Hey, what was that one game with the troll gangster dude and the secret ending conditions and the duck head guy and the gang from Peanuts? Do that one! That was a great game!
Discworld: Ankh-Morpork is a board game by famed designer Martin Wallace, based on the wildly popular fantasy novel series by Terry Pratchett (whose name appears on the box in MUCH LARGER TEXT than Martin’s.) I’ve never read any of the Discworld novels, but my wife and her family are all fans. That said, this game is loaded with flavor, and I feel like I learned some things about the world just from playing. Ankh-Morpork is a large and important city on Discworld. The city is apparently full of politics, intrigue, trickery, murder, etc, etc, and so is the game! This is a fun and silly game of subterfuge and “take that!” card play.
The game itself consists of a board broken into twelve areas into which you can place your minions (meeples) and buildings. Game play is simple: you get a hand of five cards, and each turn you play a card, do what it says, and when you’re done, you draw back up to five. The layout of the cards is brilliant. At the top of each one is a series of icons (usually: see Peeled Nuts.) When you play a card, you go through the icons, one at a time from left to right, performing the appropriate action for each one. Actions include adding a minion to the board, assassinating someone else’s minion, constructing a building, playing another card, and more. Many of the cards have special text at the bottom – you know when to do the text part of the card by following the icons; there’s a special icon to activate the text.
The bulk of the game play revolves around minions and buildings, both of which go on and come off of the board as a result of playing cards. Minions can be placed in or adjacent to any area where you already have one. Any time a minion shows up in an area where there is already a minion, that means trouble. Literally. You add a “trouble marker” to the board in that area (unless there already is a trouble marker there – no double-trouble!) Trouble does a couple of things: first, it allows players to assassinate minions (they can only be assassinated in areas with trouble) and it prevents buildings from being built (you can only build a building in an area where you have a minion, and there is no trouble and no other building.) Buildings give you a (usually) once-per-turn special ability depending on where your buildings are – each area can only have one building and each one has its own ability, like giving you some cash or letting you draw a card and then discard one.
The last thing to worry about is the event card deck. As we should all know by now, where there are wizards, crazy stuff happens (See: Harry Potter, Willow, Deathstalker, etc.) Well, Ankh-Morpork is the home of the Unseen University – a magical college – and so the wizards of that nutty school are represented in card form and when played cause an event card to be drawn. The event cards have a wide range of effects. They’ll often do absolutely nothing, but on rare occasions they will destroy half a dozen buildings or cause the game to immediately end! The sheer randomness of the event deck is a good tester of whether you will like this game or not.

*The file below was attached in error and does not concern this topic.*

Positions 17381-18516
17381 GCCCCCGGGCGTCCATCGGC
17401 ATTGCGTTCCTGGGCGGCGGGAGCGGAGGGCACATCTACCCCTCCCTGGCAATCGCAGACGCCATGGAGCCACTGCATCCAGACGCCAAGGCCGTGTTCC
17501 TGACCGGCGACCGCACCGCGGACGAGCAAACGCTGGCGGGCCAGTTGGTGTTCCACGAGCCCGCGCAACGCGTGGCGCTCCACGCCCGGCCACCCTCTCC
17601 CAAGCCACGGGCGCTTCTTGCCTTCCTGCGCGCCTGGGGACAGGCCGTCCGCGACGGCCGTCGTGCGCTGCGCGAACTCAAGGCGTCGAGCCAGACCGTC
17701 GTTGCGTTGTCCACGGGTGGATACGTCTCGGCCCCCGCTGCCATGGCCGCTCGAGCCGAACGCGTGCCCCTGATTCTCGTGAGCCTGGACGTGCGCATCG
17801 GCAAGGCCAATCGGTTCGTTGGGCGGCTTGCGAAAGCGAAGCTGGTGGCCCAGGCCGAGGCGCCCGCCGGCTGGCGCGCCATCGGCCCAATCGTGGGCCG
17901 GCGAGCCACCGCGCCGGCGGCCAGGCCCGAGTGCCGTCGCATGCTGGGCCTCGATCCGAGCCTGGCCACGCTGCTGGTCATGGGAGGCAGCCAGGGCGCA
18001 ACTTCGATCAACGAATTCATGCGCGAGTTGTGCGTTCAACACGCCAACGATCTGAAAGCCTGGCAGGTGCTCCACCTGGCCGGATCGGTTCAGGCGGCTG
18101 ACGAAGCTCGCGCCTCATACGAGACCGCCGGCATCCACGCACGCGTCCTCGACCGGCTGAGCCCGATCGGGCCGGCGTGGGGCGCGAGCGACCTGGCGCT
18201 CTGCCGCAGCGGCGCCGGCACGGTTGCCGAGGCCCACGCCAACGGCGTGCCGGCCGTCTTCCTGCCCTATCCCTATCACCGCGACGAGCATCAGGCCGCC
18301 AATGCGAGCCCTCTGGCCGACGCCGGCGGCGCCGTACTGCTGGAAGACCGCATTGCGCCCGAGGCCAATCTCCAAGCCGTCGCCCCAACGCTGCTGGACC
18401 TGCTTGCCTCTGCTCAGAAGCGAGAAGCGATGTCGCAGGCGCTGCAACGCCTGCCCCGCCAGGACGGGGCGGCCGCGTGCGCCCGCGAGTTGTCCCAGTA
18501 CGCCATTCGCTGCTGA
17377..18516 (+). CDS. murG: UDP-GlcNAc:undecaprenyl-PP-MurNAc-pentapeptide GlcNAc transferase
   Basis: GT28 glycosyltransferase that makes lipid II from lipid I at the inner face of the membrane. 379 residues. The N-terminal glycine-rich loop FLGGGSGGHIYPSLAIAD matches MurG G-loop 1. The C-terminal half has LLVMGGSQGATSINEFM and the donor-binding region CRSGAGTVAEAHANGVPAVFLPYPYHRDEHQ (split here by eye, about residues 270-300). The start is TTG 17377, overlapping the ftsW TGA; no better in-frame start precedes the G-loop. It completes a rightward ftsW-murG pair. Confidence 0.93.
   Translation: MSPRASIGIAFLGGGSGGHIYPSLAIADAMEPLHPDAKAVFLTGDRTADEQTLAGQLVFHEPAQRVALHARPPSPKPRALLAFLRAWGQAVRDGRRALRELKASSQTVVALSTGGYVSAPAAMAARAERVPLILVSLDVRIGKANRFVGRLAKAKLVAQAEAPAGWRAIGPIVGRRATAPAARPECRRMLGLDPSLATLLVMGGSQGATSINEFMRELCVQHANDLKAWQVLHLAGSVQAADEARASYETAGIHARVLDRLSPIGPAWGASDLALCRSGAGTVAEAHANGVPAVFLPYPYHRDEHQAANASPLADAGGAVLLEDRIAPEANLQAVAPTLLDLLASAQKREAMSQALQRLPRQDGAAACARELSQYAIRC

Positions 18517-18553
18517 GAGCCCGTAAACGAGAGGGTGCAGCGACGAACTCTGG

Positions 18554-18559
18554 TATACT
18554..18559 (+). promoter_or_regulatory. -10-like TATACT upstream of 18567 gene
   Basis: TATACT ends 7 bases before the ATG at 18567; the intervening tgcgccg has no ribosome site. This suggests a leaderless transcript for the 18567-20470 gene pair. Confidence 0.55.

So how do you win this mess? Well, that depends. At the beginning of the game, each player is given a random character card. The characters are famous personalities from Ankh-Morpork politics and each one comes with its own win condition. In order to win, all you have to do is fulfill your secret character’s win condition, and at the beginning of your turn you reveal your personality and declare your victory. Three of the characters (Lords Rust, Selachii, and de Word) all have the same win-con: control a certain number of areas on the board. The other four characters all have unique requirements: Lord Vetinari wants to spread his minions around the board, Chrysoprase the gangster troll wants to have $50 in cash and building value, the Dragon King of Arms wants discord to spread around the city and wins if there are eight or more trouble markers on the board, and Commander Vimes strives to keep order, winning if the deck of cards runs out and nobody else has declared victory.
This game is a real juggling act between masking your identity while trying to tease out information about your opponents’ characters, and still working toward your goal. This gives the game real tension. All of the players will be throwing out warnings like “careful of how many areas he controls, look at how many minions she has on the board, or watch out for all that trouble!” Accusations will fly, in Resevoir Dogs-ian fashion. Let me state here also though that not all characters are created equal. I’ve played this game probably twenty or twenty-five times. I’ve seen the Dragon King win many more than his fair share of games with the Troll just behind, then Vimes and Vetinari with one or two each and finally, the poor lords with maybe one win between them. Perhaps it is just me and my opponents, but it seems that the lords are just much easier to watch for and head-off, while even if you are careful, trouble just adds up until whoever is playing the Dragon King can add three or more markers in a single turn and catapult into a win.
A lot of the cards in this game seem mean and nasty. You play cards on your opponents that make them lose cash, give you cards from their hands, kill their guys and steal their buildings. But the theme and humor of the game keeps it light and none of the cards set you back all that much. This game is just SO MUCH fun. The game also plays in a reasonable amount of time (30 minutes to an hour, I’d say.) We got it as a present from Briget and her husband Matt, and they scored a home run with this one.